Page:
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DAY 199

You walk, meander among little Spanish streets. White buildings, white towns. Pueblos Blancos. Spanish floats from second-story windows, vendors attempt to thrust cheap goods in your hands.  A clank of forks sounds, the clatter of cooking escapes from the open doorways, enticing smells encase the air.

Starving, you search for a place to eat, a place to settle into a chair, listen to the sound of the sea, pull out your novel (which, incidentally enough, happens to be in French), sip your sangria, enjoy your food, fall in love with life itself. 

But, suddenly—you stumble upon this—La Casa de las Conchas.  It is unexpected. You didn’t know much about this town, aside from the castle. You came here for the castle. You came here because you had to go somewhere. You came here because someones else told you to. Word of mouth—the best way to travel, the best way to find the local flavour. 

But now that you’re here, you’re ready to discover—and you do! See what you’ve found? Here is house, a tall narrow house, a house that is completely covered with beautiful seashells.

How? Why? Who?

Even utilizing the internet, it is difficult to know, difficult to find the answer.  Who covered this building with shells? And why would one go through that much work?

This house, it is a work of art. Sadly, the only thing that is inside is more tourist traps.

I didn’t go in.

I took a photo, and moved on.

Later, if I translated the webpage correctly, I got the full story.  In the 1950’s, a family of five needed work.  The woman, Justa, intrigued by history and full of love for her city, became a the first local tour guide. She found enough tourists to eventually buy this little house by the sea, a house for her and her family to reside in.  The father loved the sea so much that he began designs of sailors and ships to decorate the walls. He added a shell, then another.  With the support of the townspeople, he kept going, Another, another. All shells found in the area, all shells collected from the local sea, until the entire façade was covered. Thus, La Casa de las Conchas was born. By 1961, it had become a local landmark.

So the family went from giving tours of the local monuments to creating them. A full about-face.

I find that fascinating.   

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DAY 197

§ A work of art is useless as a flower is useless. A flower blossoms for its own joy. We gain a moment of joy by looking at it. § Oscar Wilde

 Oh I am so terrible at this!! I am always too busy. But I shouldn’t be. There is always time for photos, there is always time to write!

That said, I am obsessed with photos, I really am. I am obsessed with beautiful photos. And okay, Oscar, maybe, in some ways, they are as useless as pretty flowers, but…but…I love them, I can’t resist taking them, I need to have the photos. I can’t just go someplace beautiful and NOT take a photo, at least, not without feeling sick and terrible.  They are beautiful, yes, like flowers. Perhaps useless to others, but to me, they are so much more.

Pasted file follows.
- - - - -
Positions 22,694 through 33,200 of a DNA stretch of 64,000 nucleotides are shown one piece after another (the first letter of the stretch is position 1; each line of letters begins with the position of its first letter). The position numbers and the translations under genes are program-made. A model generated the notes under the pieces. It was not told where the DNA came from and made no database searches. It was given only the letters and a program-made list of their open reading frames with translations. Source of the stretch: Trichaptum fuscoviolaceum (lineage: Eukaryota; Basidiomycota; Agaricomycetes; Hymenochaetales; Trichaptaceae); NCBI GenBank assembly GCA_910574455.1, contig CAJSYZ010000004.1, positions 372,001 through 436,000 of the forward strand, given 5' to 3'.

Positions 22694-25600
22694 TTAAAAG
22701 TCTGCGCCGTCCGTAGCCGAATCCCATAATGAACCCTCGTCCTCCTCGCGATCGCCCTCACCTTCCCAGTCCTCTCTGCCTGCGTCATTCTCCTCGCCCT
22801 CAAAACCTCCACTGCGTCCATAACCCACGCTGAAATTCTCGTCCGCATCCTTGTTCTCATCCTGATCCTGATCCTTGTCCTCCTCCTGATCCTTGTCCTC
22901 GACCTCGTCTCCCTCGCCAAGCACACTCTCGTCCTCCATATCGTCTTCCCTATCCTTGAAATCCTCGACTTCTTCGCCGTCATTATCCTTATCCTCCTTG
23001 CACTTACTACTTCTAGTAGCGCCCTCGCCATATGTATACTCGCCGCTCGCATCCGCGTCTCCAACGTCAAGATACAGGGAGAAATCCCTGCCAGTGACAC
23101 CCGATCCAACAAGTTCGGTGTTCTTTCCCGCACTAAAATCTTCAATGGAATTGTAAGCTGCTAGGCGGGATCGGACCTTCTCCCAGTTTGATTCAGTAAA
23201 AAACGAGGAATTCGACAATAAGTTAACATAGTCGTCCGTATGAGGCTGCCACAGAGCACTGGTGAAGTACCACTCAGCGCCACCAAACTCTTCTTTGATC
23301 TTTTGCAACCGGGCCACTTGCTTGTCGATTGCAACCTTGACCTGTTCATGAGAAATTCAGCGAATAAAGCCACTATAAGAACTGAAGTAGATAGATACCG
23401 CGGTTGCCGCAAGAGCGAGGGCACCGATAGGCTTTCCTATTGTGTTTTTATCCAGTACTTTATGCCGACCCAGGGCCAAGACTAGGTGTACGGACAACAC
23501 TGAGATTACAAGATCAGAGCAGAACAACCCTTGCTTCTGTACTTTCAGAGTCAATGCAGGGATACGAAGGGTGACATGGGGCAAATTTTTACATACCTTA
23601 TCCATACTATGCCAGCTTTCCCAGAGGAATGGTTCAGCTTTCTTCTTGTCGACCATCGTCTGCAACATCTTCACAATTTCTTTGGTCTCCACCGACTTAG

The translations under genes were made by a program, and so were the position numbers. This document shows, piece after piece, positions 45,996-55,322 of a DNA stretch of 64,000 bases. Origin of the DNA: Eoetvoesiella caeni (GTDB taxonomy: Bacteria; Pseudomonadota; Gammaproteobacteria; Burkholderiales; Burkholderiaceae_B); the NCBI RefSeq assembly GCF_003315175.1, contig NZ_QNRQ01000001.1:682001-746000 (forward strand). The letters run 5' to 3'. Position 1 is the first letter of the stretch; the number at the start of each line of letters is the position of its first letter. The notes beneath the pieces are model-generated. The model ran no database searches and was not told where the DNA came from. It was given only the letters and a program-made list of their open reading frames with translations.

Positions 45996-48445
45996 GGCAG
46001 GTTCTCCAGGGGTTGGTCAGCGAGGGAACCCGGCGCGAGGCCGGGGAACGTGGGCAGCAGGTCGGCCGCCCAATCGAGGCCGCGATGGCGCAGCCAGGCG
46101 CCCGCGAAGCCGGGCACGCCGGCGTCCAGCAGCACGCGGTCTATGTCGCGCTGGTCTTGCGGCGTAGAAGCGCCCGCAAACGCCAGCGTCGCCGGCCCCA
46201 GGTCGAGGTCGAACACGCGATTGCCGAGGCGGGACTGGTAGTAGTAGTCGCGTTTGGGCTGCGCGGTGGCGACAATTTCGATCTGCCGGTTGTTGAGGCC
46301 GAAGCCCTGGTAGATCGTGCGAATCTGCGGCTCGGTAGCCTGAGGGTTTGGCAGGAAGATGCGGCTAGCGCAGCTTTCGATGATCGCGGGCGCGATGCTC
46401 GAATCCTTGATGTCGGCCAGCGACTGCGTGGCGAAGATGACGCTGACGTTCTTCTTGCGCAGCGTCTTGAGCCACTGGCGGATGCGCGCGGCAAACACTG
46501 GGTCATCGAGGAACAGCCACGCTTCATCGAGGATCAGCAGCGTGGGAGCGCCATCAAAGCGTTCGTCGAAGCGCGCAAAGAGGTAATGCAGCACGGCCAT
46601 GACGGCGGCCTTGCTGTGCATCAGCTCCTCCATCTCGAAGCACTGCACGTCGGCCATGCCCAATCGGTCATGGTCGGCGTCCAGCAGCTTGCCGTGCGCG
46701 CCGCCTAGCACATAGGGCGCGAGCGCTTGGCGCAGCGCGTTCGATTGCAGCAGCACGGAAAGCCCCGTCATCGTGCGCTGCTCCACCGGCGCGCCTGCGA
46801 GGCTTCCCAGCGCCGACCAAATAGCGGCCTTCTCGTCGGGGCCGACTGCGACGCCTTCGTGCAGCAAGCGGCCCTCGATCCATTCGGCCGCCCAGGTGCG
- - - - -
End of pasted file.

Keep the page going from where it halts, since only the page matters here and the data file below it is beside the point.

I went to this castle in a place called Peñiscola (yes, you can laugh) which is possibly the most beautiful place I’ve ever seen.  In the center, there is a castle. The blue of the Mediterranean goes on as far as the eye can see, row after row of white houses blanket the ground, topped by row after row of orange roofs. It is the perfect combination, and sort of makes you think that maybe you’re dead after all, and this is what heaven looks like. Or maybe you’ve fallen down a well and are now in wonderland. Or perhaps this is just paradise.

I fell in love with those photos. On the train-ride back to my flat, I was antsy with anticipation to look at them. I tried to resist temptation—no, you can’t look at them on the tiny screen, wait until you can view them on the computer!—but I failed, and couldn’t resist a peek. Oh, so gorgeous. I almost died again.

Then what happened, you ask? Well, I went home. I plugged in the card reader. And….nothing. The card reader was dead. It had committed suicide somewhere along the way. Oh NO! I tried everything. I looked it up online, downloaded programs, tried and retried and retried. I went to the camera store, and then he told me the sad truth, the truth I already knew but didn’t want to admit. My baby was sick, and the card was unsalvageable.

I was so sad, so depressed. You see, I am obsessed with the photos. It’s as if having no photos of something means it didn’t happen. I know it makes no sense, but bear with me!  It doesn’t help that I have a terrible memory. So I use my photos to make sure I never forget something worth remembering.

What did I do? The next weekend, I paid another €25 for the train ticket, spent another couple hours on the train, bought another pricy (but delicious) meal of sangria, pizza, and ice cream, enjoyed the views all over again—because I went back. Yup, I went all the way back to Peñiscola to get back those photos.  I’m glad I did. I found a lot more this time. I appreciated it even more than the first time. I met some interesting, and very proud, Dutch tourists who were fond of telling me about Holland’s Golden Age and how they made America what it is today (they voted for America to be it’s own governing state way back when) etc. I saw the cliffs.  I enjoyed the views. I didn’t get lost.

In the end, both days were perfect…and the resulting pictures were so worth the return!

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